Publication Date

1973

Document Type

Dissertation/Thesis

First Advisor

Hackamack, Lawrence C. (Lawrence Carroll), 1921-

Degree Name

M.B.A. (Master of Business Administration)

Department

Department of Management

LCSH

Power resources--United States

Abstract

Recently, a growing concern by the public, industry and government that the United States might experience difficulties in meeting its future energy demands has been evidenced. Obviously, shortages of energy to any great extent could seriously cripple the U. S. The problem of an energy crisis is two-fold: First, U. S. energy requirements will double between now and 1985. During this time span 95% of the energy will be supplied by oil, gas, coal and nuclear power. However, if present trends continue, supply will not meet demand. Second, the U. S. is rapidly exhausting its present energy resources which consist primarily of nonrenewable fossil fuels. The United States must develop renewable energy sources and learn to use existing nonrenewables more efficiently. The problem was investigated, for purposes of this study, through extensive library research to establish background, depict the nature of the crisis and to investigate alternative energy sources. A survey by questionnaire was taken to obtain an indication of public awareness. This thesis arrives at four basic recommendations. First, the U. S. should develop a national energy policy and establish a cabinet-level board powerful enough to implement policy. Second, a national program should be initiated to reduce waste in the consumption of energy. Third, ecological restraints should be modified to prevent unfair delays in resource usage and development. Fourth, research and development should begin immediately on a large scale to obtain an adequate "energy mix" for the future.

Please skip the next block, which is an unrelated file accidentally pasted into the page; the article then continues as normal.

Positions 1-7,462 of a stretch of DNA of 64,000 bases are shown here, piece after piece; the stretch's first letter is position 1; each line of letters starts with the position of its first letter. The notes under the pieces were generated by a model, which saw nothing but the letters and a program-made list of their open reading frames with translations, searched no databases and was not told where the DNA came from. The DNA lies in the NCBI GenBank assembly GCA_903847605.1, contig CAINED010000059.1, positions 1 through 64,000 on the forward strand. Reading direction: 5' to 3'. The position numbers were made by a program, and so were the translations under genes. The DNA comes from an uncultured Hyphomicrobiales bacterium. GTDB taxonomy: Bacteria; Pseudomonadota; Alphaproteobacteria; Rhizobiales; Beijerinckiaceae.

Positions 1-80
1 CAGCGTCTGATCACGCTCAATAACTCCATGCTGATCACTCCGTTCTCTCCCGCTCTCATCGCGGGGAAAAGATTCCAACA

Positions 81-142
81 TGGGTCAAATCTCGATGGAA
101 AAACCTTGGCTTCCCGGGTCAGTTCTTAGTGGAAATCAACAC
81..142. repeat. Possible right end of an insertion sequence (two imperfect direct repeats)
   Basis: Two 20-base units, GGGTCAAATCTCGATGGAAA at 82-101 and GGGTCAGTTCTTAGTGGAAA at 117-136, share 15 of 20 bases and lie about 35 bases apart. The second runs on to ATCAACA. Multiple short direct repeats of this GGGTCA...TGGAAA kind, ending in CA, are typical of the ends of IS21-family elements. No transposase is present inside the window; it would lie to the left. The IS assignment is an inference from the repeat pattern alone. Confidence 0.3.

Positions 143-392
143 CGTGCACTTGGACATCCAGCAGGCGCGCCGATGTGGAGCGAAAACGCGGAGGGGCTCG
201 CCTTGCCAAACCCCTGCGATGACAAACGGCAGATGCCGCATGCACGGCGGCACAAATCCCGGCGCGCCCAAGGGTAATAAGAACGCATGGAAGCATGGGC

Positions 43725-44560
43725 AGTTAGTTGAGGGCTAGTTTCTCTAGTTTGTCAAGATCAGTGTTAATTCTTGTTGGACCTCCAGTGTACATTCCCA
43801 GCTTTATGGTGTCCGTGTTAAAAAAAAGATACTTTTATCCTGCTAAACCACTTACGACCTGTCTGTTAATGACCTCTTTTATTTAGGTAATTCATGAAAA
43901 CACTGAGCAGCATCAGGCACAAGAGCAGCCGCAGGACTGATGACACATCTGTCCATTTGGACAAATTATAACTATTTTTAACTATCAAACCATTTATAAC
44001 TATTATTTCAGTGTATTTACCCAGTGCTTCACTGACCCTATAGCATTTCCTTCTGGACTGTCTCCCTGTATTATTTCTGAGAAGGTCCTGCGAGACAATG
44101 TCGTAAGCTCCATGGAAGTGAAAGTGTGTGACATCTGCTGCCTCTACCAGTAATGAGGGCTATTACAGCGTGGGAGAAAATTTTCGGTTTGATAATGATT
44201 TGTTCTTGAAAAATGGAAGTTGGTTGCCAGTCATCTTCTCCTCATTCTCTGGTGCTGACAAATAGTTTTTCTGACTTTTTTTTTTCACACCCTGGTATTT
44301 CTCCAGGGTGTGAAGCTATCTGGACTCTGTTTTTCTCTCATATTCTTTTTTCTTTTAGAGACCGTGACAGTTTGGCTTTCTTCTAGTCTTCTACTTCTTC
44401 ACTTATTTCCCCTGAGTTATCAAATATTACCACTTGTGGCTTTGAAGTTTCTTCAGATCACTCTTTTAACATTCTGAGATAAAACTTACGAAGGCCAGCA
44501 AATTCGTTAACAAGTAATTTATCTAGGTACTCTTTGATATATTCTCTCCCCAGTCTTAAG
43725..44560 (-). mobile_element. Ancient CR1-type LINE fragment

Comments

Includes bibliographical references (pages [87]-89)

Extent

89 pages

Language

eng

Publisher

Northern Illinois University

Rights Statement

In Copyright

Rights Statement 2

NIU theses are protected by copyright. They may be viewed from Huskie Commons for any purpose, but reproduction or distribution in any format is prohibited without the written permission of the authors.

Media Type

Text

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